December 8, 2021, Our Lady’s Feast
Dear Incarnation Parishioners,
Greetings to you from church. I am writing about the report in the newspaper regarding an incident at church early Sunday morning. The following is many things: explanation, incident report commentary and theological reflection. It is a search for truth which can be difficult to fully determine and sometimes not briefly stated. Thanks for hanging and praying with it. But first, a bit of a story and an anecdote.
A Story about Joe
Joe was a man who visited Immaculate Conception Church, Botkins twice a year. He was homeless. I would know he was in town when I would see him in the back of church during 7:30 A.M. weekday Mass. After Mass he would pop back to the sacristy and we would have some breakfast at the rectory, food like eggs that a person with few teeth could eat. When he stopped in the winter, he would ask for whatever he needed, a coat, gloves, pants (we wore the same size), a food card or a ride to New Breman, the next stop on his journey where he knew he would find a church that would welcome and help him.
Even as Joe was always gentle and most times never asked for anything unreasonable, in our talks he relayed that, when the weather became unbearable, he would carefully and purposefully disturb the peace in some way so as to be arrested, where, incarcerated, he would have warmth and food for a time. I liked Joe. He stopped visiting a couple years before I came to Incarnation.
Things Happen In Parish Life
An anecdotal truth about life and perhaps especially parish life is that “things happen.” An accident or a break-in in the parking lot, skateboarders breaking a metal stair railing or cracking a curb, youth on a roof, an outdoor Blessed Virgin Mary Statue thrown through a church basement window by someone who had too many at Meyer’s Tavern down the block. How about a case in point.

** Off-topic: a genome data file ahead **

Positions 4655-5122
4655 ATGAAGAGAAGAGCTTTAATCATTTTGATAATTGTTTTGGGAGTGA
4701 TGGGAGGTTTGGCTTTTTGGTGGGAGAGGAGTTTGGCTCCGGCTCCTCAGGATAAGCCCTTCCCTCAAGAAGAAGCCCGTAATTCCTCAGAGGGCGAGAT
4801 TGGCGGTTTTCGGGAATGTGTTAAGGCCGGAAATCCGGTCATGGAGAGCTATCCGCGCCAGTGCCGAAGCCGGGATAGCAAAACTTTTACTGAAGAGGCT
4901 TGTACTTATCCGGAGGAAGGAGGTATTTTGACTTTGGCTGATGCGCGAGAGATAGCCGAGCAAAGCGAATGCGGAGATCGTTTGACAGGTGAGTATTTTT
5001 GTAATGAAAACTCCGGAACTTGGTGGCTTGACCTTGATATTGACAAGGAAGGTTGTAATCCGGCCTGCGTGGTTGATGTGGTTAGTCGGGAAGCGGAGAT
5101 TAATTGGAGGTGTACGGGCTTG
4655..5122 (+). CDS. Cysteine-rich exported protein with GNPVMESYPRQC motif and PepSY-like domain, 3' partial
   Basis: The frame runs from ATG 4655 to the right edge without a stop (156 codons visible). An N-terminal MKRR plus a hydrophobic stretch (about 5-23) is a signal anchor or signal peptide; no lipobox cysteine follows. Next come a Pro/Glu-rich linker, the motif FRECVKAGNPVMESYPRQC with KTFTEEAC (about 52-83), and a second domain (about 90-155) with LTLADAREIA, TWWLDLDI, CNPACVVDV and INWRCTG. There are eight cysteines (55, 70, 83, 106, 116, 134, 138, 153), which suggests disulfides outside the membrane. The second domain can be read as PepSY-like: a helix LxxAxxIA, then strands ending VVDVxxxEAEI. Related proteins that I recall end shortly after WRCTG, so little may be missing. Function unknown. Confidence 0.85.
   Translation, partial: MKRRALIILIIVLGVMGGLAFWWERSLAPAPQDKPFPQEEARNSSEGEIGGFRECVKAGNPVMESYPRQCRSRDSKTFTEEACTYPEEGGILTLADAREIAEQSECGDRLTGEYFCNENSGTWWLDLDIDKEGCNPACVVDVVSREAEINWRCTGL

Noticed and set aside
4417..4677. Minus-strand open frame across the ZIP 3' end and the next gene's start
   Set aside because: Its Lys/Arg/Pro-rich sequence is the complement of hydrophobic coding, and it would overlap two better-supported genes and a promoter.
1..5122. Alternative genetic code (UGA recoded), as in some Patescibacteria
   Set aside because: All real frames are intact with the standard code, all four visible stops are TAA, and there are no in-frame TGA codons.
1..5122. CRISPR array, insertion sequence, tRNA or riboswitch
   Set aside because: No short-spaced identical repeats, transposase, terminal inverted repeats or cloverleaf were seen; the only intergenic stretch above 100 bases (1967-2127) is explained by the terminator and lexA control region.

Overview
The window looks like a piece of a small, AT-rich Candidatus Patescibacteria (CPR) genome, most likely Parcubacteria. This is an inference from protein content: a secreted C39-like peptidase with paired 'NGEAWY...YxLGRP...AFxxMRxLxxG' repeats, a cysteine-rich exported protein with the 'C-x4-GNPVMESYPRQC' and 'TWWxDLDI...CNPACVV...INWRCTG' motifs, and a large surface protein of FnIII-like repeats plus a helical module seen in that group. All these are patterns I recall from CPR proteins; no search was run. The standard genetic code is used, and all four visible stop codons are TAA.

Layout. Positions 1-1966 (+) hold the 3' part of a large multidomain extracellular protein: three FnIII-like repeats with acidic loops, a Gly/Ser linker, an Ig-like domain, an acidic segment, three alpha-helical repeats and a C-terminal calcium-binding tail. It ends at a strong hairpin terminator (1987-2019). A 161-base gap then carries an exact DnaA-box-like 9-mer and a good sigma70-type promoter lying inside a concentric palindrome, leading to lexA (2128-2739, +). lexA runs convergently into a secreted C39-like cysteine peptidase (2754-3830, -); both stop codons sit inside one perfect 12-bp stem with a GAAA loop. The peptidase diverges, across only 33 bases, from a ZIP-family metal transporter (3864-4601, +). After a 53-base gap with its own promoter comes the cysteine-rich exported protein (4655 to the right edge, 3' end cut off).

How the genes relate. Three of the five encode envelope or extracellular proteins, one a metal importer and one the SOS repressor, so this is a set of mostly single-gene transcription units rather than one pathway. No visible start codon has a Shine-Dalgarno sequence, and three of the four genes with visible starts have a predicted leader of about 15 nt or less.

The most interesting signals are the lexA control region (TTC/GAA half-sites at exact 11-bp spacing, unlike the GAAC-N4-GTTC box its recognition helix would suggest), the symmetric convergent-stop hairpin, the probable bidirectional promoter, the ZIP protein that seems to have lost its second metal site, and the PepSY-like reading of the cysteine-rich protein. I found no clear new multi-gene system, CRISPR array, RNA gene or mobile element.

Just two Friday’s ago, when I was walking around the church with Kit, a rectory cat, after locking up church at 9:00 P.M., I noticed a white, Ford pickup driving slowly along the front of school and stopping by the school’s main entrance. Kit and I made our way across the parking lot as I watched four high schoolers heft a toilet out of the pickup and take it toward the front entrance of school. When I greeted them, they put the toilet down. One of them greeted me back, calling me by name and said his first name, and that they had attended Incarnation School. I thanked them for attending our school and chatted them up a bit. Finally, I took a picture of their license plate and wished them a good evening. They left shortly thereafter.
THE INCIDENT THIS PAST SUNDAY:
Doorbells at Early Hours are Not Good
The doorbell woke me from sleep this past Sunday morning around 3 A.M. A sheriff sergeant relayed that there was an incident in church that needed attention. I put on some warm clothes and we headed over.
A Centerville P.D. unit doing a drive by of the property, spotted lots of papers out under the overhang of church. There was a man who had scattered bulletins, Christmas Kindness cards and every piece of our vestibule literature in and outside the vestibule. There was more paper than I would have guessed we had! In addition, he took every piece of vestibule furniture and the large picture of Mary and Jesus and angels on the north wall and had made a kind of barricade in the south side of the vestibule.
Nothing Belonging to Incarnation Touched
Even though he had access to the church, nothing was out of place in any way. As it turns out, none of the items he moved were even damaged. There were two things damaged and to me those appeared to be accidental. One of two little angels had a broken wing. (The angels did not belong to church. Rather, they appeared there about a year ago on the bottom bookshelf in the southeast vestibule.) The other item damaged was the glass in the 10 x 6 Washington Twp. beautification award frame.
After some investigation by the sheriff sergeant and deputies, we discovered that the outside, double doors to the basement must have been accessed by the man. The door may have been missing a bolt to secure it completely, something that has been corrected.